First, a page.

What size aluminum ser do I need to feed 100 amp subpanel? Ten feet from main panel.

  • 1
    What is a "ser"?
    – jwh20
    May 17, 2019 at 22:26
  • A 4 wire cable.
    – user101687
    May 17, 2019 at 22:32
  • 2
    Are the existing and new panels flush mounted, surface mounted, or outdoors? Is there a wall or other divider between the two panel locations? (I ask because SER might not be the right choice for this application to begin with) May 18, 2019 at 0:39
  • homeline surface mounted type
    – user101687
    May 18, 2019 at 0:49

2 Answers 2


Why SER?

With surface mounted panels in what presumably is an unfinished space, there is 0 reason to run an exposed SER cable here. Instead, I would run a conduit between the two panels (2" EMT will handle anything you want to do here), and then simply run 3 XHHW-2 conductors (hot, hot, neutral) in the conduit between the two panels, using the conduit as a grounding path.

As to inner conductor sizing...

I would use 1AWG Al wires here; spending the extra for copper is a waste, and you can't get away with 2AWG for this because you'd exceed the 75°C termination limit that is normal for breakers and loadcenters if you did. This limitation is a consequence of NEC 110.14(C)(1), by the way.


One essential thing with this job, no matter who does it, is that all lugs will need to be tightened to the torque specified on the corresponding labels using an inch-pound torque-wrench; this is required by 2017 NEC 110.14(D), and is a good idea anyway, lest your electrical system go the way of Greg Biffle's infamous lugnuts.

  • Code states you can use aluminum 310-14 it is allowed,may not be a fan of it Then i went to 310-15 ,6 It sent me to 310-15(b)(6) says #2 allowed. i dont have new code book. Have there been changes?
    – user101687
    May 20, 2019 at 0:14
  • 1
    @RobertMoody Aluminum's still fine (as long as it's the AA-8000 series stuff), but I suspect you are looking at the wrong column in the NEC ampacity tables (either that, or they've changed since your Codebook was published) May 20, 2019 at 0:51
  • I have a 2008 code book 310-14 has seu and ser at AA-8000, What about table 310-15(b)(6) that change is dwelling sub panel only. Plus can you fix my last comment stuff about fan in it .
    – user101687
    May 20, 2019 at 1:18
  • 1
    @RobertMoody -- you're misinterpreting what is now 310.15(B)(7) -- the conductors in question have to be carrying the entire dwelling unit load in order for that part of the Code to apply; since you have part of your house on the main panel and another part on the subpanel from the sounds of things, then you can't use the 83% adjustment factor (or table 310-15(b)(6), for that matter) May 20, 2019 at 3:23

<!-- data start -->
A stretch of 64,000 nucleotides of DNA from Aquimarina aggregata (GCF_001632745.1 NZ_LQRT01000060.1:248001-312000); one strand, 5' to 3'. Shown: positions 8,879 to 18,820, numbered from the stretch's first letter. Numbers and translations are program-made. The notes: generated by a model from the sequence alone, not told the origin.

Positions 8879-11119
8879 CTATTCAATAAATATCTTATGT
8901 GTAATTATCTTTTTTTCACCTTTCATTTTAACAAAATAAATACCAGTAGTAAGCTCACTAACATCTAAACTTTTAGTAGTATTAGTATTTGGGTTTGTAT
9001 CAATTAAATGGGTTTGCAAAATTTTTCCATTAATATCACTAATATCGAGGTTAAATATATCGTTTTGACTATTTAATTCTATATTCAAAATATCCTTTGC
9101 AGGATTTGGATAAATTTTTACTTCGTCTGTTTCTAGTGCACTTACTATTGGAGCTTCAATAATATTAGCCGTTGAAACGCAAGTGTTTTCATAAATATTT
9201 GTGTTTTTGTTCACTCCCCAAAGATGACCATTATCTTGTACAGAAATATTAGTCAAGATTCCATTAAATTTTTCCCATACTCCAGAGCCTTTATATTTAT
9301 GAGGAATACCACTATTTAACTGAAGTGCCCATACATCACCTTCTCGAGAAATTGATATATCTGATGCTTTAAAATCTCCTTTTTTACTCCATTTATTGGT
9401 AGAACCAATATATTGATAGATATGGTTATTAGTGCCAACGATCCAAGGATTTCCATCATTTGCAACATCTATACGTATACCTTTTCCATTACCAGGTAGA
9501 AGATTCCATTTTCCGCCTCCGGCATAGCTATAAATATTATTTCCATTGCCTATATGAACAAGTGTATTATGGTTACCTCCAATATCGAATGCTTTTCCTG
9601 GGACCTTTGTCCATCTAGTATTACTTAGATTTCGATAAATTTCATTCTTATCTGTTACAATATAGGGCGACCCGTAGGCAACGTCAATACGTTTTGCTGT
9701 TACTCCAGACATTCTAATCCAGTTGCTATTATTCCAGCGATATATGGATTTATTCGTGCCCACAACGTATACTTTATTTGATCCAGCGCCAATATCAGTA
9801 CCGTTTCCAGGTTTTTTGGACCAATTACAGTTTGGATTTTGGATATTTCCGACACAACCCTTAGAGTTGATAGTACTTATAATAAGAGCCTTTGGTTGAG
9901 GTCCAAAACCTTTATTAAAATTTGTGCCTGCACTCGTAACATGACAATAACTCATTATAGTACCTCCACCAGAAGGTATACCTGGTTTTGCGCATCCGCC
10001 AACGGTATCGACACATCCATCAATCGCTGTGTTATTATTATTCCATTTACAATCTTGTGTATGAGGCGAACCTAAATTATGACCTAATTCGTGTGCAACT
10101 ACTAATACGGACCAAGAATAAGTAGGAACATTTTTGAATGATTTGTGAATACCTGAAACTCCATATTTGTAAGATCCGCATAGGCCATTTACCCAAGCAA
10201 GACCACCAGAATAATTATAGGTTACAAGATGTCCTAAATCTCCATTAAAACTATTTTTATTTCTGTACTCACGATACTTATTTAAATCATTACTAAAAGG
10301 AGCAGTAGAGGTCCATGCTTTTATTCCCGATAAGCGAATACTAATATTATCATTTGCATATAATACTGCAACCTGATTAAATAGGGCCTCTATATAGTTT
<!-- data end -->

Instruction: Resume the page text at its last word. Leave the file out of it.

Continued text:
• Looked for .310-15(b}(7) was not in 2008 See you state,entire load.So now table 310-15(b)(6) Allows #2 alum for main panel only seu . And when comes from main panel to a sub panel (b)(7) factors in, and you cant use #2 ser. So now to new code #2 seu can be service riser to a 1oo amp meter disconnect. t. Witch now make that main panel..(b){7)ser has to be changed to now feed sub panel? #2 not aloud you have to increase the wire size.Is (b)(7) a table?
    – user101687
    May 20, 2019 at 16:49

Why aluminum?

4 copper or #2 aluminum per NEC Table 310-15(b)(6). Note that sub-panels must have the neutrals and grounds completely separated, with the neutral bus isolated from (not bonded to) the steel enclosure. If you have any questions about this please let us know.

  • 1
    Why aluminum? Because it is often cheaper. May not matter much for 10'. May 19, 2019 at 15:15
  • 1
    I hate aluminum and it's tendency to corrode and cause problems with dissimilar metals, unless your budget is that tight I'd use copper everywhere. The cost difference here at this length is minimal and the peace of mind that comes with not having to slop antiox all over everything and knowing it will last forever. May 19, 2019 at 15:51
  • 1
    @Bobthebuilder corrosion isn't the problem -- if your connections are corroding, then you've done something really bad technique-wise as a proper mechanical lug or crimp connection forms a gas-tight seal. (Thing is, without a torque wrench, it's pretty trivial to get a mechanical setscrew lug connection wrong, and mere luck when you do get it right) May 19, 2019 at 22:56
  • @Bobthebuilder -- and p.s., copper wire connections can fail from bad torquing too, it's not a problem limited to aluminum wire! May 19, 2019 at 22:58
  • 1
    @Bobthebuilder -- furthermore, you are actually calling out an undersized wire in this answer! (you need to use the 75°C column when doing panel to panel runs as that's all the terminations can take!) May 19, 2019 at 23:07

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